The toll of emotional manipulation and harassment is a serious one, and the girl on girl crime variety is of the most common in the workplace. A recent article by the Atlantic explored the topic, and it includes a litany of stories from women across industries, highlighting the all too common experience of female bullying. When the author reached out to women to share their experiences, she notes “tales of female sabotage would spill forth… I began to feel like a priest to whom women were confessing their sins against feminism….Their stories formed a pattern of wanton meanness.

This is not to say that women are in any way worse than men. Like I said, both genders have their fare share of assholes. The point rather, is to highlight workplace abuse is not only sexual, and women are also perpetrators of harassment.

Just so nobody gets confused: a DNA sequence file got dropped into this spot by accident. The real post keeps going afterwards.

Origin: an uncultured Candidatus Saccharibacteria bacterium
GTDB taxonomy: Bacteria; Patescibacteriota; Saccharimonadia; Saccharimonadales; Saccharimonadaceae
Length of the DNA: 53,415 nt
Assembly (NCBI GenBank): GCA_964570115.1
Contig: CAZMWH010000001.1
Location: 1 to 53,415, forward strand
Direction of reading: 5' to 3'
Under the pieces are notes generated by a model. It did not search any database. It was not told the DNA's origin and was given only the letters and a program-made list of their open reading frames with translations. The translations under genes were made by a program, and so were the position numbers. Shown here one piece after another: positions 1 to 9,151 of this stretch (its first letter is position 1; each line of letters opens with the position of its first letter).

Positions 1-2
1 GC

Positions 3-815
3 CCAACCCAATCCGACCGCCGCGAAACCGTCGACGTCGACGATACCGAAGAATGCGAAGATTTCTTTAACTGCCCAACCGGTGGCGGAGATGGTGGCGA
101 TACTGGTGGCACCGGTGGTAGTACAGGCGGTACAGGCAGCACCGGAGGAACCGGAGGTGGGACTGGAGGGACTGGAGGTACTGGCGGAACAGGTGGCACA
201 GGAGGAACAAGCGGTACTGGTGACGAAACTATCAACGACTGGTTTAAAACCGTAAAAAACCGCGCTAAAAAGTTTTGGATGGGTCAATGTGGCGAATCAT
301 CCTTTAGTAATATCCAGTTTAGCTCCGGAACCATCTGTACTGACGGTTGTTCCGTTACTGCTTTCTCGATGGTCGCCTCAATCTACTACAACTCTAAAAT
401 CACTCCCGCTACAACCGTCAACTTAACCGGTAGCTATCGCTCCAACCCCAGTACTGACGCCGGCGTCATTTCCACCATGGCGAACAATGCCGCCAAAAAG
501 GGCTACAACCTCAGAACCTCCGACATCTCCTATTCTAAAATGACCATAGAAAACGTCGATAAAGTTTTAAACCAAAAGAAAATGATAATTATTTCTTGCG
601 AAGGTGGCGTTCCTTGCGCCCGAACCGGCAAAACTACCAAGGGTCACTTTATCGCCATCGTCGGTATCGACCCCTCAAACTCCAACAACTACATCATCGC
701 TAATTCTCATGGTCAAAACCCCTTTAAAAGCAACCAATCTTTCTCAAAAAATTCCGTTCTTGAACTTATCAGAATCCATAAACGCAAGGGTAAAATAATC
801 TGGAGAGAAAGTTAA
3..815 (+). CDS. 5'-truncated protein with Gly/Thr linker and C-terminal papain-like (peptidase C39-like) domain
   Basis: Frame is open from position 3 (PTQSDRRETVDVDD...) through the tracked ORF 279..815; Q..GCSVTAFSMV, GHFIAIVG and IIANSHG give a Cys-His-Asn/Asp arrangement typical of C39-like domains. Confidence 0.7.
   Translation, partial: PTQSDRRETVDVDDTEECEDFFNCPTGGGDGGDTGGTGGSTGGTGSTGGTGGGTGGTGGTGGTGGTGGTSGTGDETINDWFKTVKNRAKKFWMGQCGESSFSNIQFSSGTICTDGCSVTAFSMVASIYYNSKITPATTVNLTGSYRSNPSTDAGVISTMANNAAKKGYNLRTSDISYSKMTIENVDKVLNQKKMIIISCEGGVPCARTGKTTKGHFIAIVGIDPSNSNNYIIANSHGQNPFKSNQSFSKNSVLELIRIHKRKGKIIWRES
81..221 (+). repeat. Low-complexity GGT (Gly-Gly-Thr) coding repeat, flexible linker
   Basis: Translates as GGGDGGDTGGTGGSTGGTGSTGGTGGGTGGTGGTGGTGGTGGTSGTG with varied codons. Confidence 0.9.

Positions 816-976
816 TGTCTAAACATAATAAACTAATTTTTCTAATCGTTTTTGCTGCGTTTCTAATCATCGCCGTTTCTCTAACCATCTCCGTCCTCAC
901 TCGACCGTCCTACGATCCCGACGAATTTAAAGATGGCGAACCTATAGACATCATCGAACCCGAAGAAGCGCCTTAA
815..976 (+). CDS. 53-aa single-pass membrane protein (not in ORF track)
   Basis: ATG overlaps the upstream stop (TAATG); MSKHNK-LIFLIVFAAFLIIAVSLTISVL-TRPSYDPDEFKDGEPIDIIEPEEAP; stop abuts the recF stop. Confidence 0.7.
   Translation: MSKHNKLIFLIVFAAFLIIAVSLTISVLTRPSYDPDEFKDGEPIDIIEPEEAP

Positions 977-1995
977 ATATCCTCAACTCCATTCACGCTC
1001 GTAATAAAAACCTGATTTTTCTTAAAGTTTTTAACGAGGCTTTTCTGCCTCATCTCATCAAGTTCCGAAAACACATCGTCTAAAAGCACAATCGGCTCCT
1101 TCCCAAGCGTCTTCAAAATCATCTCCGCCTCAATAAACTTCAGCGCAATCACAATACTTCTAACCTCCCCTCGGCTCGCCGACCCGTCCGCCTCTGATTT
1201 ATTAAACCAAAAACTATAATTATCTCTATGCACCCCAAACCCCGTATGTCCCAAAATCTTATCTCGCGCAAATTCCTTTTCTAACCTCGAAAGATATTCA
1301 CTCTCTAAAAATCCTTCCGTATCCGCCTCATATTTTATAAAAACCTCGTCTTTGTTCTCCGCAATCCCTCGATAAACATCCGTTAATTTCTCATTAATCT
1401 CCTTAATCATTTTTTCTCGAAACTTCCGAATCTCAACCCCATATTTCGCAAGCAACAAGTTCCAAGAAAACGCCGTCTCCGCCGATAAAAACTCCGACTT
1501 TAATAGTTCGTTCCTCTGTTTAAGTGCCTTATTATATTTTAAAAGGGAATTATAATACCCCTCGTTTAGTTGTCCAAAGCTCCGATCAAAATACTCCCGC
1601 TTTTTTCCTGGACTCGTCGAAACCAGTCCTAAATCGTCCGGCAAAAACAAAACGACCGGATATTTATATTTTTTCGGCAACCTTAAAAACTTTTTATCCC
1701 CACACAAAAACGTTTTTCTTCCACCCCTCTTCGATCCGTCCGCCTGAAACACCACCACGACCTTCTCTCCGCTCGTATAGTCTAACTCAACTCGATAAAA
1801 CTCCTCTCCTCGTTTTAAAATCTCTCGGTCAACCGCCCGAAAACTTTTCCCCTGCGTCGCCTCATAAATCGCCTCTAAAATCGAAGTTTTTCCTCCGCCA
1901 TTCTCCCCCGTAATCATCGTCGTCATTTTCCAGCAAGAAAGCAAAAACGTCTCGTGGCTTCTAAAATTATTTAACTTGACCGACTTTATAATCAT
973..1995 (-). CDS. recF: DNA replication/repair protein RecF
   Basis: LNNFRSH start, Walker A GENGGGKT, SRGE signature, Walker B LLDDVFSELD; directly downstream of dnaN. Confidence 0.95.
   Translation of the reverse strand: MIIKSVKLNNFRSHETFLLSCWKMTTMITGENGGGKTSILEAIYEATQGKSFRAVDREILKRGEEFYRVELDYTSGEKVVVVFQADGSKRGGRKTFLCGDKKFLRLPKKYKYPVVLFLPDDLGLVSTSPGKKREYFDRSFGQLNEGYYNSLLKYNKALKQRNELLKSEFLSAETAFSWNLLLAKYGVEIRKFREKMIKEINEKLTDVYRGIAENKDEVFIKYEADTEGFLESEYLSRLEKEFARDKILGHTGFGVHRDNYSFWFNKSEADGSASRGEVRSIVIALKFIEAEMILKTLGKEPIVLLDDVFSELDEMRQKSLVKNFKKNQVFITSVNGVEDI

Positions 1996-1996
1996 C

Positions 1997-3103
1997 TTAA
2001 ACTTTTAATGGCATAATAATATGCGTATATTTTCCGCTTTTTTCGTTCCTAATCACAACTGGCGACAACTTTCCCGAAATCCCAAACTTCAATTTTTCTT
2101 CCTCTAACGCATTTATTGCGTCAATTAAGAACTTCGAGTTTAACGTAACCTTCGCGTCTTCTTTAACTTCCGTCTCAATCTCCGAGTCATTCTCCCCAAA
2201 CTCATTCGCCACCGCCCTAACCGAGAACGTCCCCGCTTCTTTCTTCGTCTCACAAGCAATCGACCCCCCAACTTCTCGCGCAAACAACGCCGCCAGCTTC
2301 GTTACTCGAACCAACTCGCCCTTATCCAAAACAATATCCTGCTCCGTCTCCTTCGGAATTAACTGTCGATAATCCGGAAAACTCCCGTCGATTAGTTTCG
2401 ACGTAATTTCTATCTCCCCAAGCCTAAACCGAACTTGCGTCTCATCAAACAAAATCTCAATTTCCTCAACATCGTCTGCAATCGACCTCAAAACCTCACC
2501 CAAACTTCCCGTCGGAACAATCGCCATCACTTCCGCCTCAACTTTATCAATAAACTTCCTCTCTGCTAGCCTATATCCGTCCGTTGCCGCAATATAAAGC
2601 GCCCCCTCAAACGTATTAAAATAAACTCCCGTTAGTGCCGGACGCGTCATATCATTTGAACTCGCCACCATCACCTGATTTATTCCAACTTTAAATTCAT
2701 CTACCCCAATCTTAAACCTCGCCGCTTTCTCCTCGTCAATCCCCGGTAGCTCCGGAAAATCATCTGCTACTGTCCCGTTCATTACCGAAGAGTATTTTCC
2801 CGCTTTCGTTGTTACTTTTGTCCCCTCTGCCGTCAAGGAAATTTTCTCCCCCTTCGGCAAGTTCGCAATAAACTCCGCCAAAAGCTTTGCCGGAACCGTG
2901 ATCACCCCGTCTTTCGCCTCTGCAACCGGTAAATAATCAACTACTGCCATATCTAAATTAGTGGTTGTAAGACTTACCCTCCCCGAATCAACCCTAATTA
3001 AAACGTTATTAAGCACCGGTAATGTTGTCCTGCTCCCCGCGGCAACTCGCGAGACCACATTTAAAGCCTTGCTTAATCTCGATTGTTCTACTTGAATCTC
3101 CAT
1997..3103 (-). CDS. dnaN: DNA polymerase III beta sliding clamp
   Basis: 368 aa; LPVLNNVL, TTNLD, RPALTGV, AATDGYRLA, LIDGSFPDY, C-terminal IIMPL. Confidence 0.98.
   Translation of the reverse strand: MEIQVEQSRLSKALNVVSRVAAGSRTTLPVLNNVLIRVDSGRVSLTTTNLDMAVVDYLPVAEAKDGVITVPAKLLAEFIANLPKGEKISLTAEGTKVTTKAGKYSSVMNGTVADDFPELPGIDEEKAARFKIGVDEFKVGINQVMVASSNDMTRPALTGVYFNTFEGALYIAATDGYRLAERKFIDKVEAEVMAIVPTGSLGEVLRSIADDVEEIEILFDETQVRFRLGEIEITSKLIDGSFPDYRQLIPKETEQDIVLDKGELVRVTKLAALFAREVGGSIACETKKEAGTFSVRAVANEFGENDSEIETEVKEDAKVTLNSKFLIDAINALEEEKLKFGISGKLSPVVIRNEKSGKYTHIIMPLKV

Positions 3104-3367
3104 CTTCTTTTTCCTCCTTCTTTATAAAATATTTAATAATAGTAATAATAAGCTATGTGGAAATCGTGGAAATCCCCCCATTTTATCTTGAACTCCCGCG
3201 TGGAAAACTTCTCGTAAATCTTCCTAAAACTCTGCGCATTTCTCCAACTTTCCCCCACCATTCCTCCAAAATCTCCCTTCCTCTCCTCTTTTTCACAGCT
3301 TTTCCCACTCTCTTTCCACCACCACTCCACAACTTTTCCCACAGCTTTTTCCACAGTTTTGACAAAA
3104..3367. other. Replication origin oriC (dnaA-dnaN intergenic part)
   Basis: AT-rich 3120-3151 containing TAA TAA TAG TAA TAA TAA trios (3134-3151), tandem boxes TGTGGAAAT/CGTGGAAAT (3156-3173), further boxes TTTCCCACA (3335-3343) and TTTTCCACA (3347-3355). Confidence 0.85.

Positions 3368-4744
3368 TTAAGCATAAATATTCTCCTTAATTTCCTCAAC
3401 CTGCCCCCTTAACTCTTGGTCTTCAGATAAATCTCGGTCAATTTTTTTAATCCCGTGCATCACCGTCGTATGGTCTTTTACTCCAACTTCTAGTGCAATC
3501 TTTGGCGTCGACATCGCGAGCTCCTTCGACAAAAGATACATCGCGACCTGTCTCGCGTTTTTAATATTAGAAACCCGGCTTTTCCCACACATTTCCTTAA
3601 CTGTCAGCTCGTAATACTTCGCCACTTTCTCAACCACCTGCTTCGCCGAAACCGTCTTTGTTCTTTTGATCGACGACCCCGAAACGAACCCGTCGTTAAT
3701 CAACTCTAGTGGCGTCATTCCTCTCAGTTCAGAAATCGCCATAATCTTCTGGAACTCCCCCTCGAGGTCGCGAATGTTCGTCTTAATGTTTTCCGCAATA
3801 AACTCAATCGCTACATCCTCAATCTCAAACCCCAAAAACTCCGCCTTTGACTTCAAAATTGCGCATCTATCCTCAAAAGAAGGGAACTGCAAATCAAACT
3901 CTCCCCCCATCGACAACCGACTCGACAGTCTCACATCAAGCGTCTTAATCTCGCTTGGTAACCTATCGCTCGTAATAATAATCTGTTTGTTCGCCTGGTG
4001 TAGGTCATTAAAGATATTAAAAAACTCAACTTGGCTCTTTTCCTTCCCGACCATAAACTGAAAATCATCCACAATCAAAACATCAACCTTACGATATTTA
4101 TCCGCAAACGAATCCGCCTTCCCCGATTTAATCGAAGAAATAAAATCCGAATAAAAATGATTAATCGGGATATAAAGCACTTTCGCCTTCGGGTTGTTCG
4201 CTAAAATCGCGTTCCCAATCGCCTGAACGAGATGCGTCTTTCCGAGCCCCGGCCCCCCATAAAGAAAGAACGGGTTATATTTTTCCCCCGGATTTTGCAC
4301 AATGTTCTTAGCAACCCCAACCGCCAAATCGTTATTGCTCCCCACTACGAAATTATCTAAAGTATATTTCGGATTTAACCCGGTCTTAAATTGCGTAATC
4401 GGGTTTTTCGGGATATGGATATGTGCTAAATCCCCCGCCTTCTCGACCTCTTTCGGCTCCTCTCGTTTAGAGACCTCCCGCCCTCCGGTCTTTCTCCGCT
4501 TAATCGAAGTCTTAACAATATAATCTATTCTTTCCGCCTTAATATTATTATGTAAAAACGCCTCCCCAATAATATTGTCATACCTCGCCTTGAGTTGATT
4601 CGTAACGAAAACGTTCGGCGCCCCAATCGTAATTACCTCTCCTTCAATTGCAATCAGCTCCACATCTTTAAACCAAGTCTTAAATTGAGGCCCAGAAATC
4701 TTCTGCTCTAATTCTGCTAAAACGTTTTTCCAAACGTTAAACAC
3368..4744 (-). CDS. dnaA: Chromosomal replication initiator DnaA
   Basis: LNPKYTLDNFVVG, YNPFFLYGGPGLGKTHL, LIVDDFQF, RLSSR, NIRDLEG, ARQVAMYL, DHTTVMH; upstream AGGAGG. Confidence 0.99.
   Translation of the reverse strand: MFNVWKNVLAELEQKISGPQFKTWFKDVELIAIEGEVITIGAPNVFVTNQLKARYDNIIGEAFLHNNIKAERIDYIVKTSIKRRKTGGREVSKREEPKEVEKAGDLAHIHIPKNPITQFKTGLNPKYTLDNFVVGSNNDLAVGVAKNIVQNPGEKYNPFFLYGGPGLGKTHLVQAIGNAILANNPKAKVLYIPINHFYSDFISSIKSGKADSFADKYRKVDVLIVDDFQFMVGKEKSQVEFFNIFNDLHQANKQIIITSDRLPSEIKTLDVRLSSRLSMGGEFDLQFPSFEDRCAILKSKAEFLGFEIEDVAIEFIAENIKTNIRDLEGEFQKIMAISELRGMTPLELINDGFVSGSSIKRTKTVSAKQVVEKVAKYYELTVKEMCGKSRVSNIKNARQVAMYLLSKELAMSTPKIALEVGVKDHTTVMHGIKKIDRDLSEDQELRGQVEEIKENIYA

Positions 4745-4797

Promoting more women into power theoretically of course, would reduce sexual harassment. But it’s been a 20 year battle to make that happen, and in the end, we’d just be trading in one kind of abuse for another.

The REAL answer to ending workplace harassment of all kinds is not to promote more women, but to promote fewer assholes.

Marissa Orr

Written by

Ex Googler. Ex Facebooker. Truth teller. My book, Lean Out, is now available online and in stores https://amzn.to/2EcUjLP